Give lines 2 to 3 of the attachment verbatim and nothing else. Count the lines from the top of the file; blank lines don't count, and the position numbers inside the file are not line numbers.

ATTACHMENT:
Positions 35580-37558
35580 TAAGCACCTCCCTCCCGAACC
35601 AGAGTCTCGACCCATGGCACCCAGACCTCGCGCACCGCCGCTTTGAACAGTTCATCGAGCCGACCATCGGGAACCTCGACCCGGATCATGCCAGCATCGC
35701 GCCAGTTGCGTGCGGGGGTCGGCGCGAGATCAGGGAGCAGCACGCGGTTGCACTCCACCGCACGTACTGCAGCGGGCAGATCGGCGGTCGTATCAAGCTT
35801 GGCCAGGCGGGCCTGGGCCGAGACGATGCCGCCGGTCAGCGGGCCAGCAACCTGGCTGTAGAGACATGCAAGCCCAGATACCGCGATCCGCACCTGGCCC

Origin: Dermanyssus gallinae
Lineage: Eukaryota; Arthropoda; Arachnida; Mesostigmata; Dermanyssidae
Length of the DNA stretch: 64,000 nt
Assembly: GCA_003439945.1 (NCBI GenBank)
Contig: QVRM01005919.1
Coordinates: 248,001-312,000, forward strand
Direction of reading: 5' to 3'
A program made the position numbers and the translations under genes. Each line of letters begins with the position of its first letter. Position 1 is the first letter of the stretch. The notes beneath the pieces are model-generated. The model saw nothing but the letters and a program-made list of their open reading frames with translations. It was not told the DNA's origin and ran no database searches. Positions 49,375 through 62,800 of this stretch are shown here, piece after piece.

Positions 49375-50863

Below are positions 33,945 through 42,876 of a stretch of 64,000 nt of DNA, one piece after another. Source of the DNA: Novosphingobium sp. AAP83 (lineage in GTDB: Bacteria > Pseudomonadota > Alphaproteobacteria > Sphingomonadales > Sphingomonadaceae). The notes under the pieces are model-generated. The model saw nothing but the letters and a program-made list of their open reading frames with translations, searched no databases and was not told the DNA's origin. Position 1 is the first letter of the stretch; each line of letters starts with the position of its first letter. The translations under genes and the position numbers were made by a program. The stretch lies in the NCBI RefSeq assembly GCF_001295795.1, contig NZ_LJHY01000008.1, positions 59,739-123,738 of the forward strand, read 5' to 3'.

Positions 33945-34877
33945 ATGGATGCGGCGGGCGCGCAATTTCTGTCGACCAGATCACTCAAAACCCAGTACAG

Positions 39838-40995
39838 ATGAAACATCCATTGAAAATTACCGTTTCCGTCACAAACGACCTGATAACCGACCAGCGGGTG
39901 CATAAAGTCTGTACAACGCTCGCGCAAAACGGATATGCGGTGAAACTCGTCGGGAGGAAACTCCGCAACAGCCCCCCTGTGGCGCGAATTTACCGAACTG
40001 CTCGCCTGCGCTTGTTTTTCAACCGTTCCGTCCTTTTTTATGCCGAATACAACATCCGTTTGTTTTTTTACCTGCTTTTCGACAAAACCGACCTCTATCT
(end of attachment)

35580 TAAGCACCTCCCTCCCGAACC
35601 AGAGTCTCGACCCATGGCACCCAGACCTCGCGCACCGCCGCTTTGAACAGTTCATCGAGCCGACCATCGGGAACCTCGACCCGGATCATGCCAGCATCGC